Recently I finished reading Chris Keith’s new volume Jesus Against the Scribal Elite: The Origins of the Conflict (Baker, 2014). I am not going to do a full-blown review (you can find Steve Walton’s helpful review here). But I do want to offer my own appreciation for Keith’s work, as it is clearly written and brings a nice contribution to the scholarly realm as well as some helpful thoughts about Jesus in his context to the classroom.
First things first – the question I was wondering when I first picked up the book – who are the “scribal elite?” Keith uses this language to refer to those people “who could read the text [of the Hebrew Scriptures] in its original language and whose knowledge of the text translated into interpretive authority” (p. 27). Thus, this would include not only “scribes,” but also people within groups such as priests, Pharisees, Sadducees, and teachers of the law.
A major plank in Keith’s overall argument about the nature of the conflict between Jesus and the “scribal elite” (SE) is that they felt threatened by his independent teaching and many around Jesus assumed he had scribal literacy. But did he in fact? Keith is open to the possibility, but finds it unlikely (see pg. 98).
More important (in some ways) than the historical question about whether or not Jesus was SE is the matter of why it appears there are two diverging portrayals of Jesus in the Gospels on this matter.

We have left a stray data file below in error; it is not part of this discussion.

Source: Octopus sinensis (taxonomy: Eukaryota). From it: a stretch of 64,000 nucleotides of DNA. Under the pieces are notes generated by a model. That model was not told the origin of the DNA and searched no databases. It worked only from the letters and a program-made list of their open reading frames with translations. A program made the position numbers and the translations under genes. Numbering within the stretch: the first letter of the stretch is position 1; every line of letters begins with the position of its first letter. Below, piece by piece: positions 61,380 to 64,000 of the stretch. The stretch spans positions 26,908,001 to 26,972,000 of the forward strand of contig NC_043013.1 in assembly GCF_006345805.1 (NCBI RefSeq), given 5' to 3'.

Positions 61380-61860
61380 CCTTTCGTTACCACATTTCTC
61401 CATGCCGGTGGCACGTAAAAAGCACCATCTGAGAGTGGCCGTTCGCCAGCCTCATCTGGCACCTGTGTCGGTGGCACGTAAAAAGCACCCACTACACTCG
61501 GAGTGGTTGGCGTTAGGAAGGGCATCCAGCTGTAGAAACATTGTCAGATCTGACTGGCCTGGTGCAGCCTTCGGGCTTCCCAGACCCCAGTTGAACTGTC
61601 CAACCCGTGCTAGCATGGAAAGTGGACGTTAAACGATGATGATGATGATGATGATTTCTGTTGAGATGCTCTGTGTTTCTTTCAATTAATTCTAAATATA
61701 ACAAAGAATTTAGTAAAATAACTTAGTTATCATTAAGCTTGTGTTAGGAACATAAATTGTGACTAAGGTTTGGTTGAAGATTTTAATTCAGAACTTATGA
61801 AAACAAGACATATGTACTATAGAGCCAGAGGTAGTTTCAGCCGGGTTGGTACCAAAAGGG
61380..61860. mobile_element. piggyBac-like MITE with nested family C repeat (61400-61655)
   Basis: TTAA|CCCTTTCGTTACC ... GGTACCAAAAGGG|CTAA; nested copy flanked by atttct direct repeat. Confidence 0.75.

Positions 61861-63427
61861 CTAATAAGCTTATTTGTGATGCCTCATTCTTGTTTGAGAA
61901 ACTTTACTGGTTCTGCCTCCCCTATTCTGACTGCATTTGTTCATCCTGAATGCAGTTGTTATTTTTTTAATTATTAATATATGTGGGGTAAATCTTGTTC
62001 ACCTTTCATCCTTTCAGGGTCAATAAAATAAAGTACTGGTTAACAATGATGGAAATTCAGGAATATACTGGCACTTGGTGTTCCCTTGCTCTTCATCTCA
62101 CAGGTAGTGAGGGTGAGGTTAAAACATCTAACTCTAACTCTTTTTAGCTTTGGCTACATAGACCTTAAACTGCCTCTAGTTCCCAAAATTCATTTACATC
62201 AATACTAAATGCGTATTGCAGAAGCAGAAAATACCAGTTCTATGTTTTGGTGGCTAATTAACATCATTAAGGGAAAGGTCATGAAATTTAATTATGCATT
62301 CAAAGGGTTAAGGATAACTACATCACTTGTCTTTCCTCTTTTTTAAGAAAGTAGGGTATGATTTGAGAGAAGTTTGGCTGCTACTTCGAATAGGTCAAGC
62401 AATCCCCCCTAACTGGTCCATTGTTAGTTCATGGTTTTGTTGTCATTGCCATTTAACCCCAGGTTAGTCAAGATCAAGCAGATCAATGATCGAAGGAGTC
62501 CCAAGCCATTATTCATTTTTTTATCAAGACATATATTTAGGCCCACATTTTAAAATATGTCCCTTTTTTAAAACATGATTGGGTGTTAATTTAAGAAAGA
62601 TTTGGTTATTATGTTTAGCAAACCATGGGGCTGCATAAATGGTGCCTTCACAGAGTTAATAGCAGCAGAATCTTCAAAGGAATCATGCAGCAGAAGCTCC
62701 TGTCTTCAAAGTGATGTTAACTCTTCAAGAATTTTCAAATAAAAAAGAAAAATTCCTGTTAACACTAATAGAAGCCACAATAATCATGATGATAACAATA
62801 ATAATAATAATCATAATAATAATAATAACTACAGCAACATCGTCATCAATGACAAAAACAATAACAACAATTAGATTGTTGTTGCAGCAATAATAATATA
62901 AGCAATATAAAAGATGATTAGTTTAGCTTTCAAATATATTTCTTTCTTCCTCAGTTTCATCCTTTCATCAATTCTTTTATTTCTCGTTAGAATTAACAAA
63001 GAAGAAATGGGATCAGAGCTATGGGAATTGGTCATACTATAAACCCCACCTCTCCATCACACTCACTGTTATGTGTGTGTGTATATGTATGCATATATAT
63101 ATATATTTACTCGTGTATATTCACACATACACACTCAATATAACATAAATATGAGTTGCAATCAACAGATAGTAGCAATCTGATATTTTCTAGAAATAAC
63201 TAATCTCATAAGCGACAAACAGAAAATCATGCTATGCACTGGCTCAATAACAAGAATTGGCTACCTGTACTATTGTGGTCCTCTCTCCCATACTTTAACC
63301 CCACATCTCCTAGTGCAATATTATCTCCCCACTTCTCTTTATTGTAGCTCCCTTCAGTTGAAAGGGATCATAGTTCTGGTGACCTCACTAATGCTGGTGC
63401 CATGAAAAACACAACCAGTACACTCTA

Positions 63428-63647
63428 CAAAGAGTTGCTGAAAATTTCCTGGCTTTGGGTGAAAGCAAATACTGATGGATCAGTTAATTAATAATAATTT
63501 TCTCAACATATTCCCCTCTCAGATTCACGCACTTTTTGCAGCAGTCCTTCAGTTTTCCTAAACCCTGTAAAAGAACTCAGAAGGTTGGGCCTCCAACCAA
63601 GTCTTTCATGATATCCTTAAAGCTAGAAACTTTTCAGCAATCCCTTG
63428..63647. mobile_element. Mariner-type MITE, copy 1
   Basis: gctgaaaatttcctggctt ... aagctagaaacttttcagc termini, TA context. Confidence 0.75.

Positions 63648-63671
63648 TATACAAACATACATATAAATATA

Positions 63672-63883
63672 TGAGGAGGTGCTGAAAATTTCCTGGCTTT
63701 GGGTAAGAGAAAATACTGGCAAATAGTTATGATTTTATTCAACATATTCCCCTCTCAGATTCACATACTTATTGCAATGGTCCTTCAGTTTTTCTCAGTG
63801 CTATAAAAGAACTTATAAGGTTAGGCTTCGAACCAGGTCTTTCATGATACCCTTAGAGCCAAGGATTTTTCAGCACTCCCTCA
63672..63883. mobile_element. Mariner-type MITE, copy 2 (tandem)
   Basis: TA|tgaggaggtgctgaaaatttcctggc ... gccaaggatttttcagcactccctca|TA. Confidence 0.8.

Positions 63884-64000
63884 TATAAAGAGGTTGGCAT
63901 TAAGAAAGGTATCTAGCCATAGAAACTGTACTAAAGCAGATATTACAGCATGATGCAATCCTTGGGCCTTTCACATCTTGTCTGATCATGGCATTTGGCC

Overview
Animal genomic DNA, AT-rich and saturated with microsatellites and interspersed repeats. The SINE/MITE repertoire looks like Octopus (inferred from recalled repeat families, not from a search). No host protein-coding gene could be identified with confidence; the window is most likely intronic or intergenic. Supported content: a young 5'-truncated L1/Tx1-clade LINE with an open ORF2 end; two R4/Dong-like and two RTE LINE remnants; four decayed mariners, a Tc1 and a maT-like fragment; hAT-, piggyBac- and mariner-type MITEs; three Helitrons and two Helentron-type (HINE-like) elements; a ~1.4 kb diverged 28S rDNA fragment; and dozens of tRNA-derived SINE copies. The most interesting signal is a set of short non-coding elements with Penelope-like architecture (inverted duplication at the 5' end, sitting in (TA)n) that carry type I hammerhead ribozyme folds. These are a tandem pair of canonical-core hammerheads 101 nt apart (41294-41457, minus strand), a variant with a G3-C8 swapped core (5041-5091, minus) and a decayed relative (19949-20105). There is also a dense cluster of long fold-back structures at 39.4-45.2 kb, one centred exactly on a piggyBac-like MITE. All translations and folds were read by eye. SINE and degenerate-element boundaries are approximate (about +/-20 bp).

Already in the first century, Christians portrayed Jesus as someone whose audiences questioned him as a scribal-literate teacher (John 7:15), rejected him as a scribal-literate teacher (Mark 6:3//Matt. 13:55), and accepted him as a scribal-literate teacher (Luke 4 and throughout). (pg. 65)
Perhaps one of Keith’s strongest cases for believing that Jesus was probably not SE is the nature of the development of the Christian literature regarding Jesus’ literacy. There seems to be a tendency overtime in early Christian literature to extend to Jesus more scribal literacy.
But I was especially appreciative of Keith’s major point that, though we really cannot know if Jesus was scribally literate, it is interesting to see how perception of Jesus’ literacy by the people around him led to many assumptions. Ultimately, one of the reasons why Jesus’ enemies were out to get him was because he was someone from outside their circle who criticized the status quo and threatened their authority and reputation. There is a really fascinating socio-historical layer that Keith’s study adds to historical Jesus discussions.
I will not say more about the book except to encourage you to read it if you haven’t done so.
By the way, for another take on Jesus and the literacy question, check out this essay by Craig Evans on “Jewish Scripture and the Literacy of Jesus.”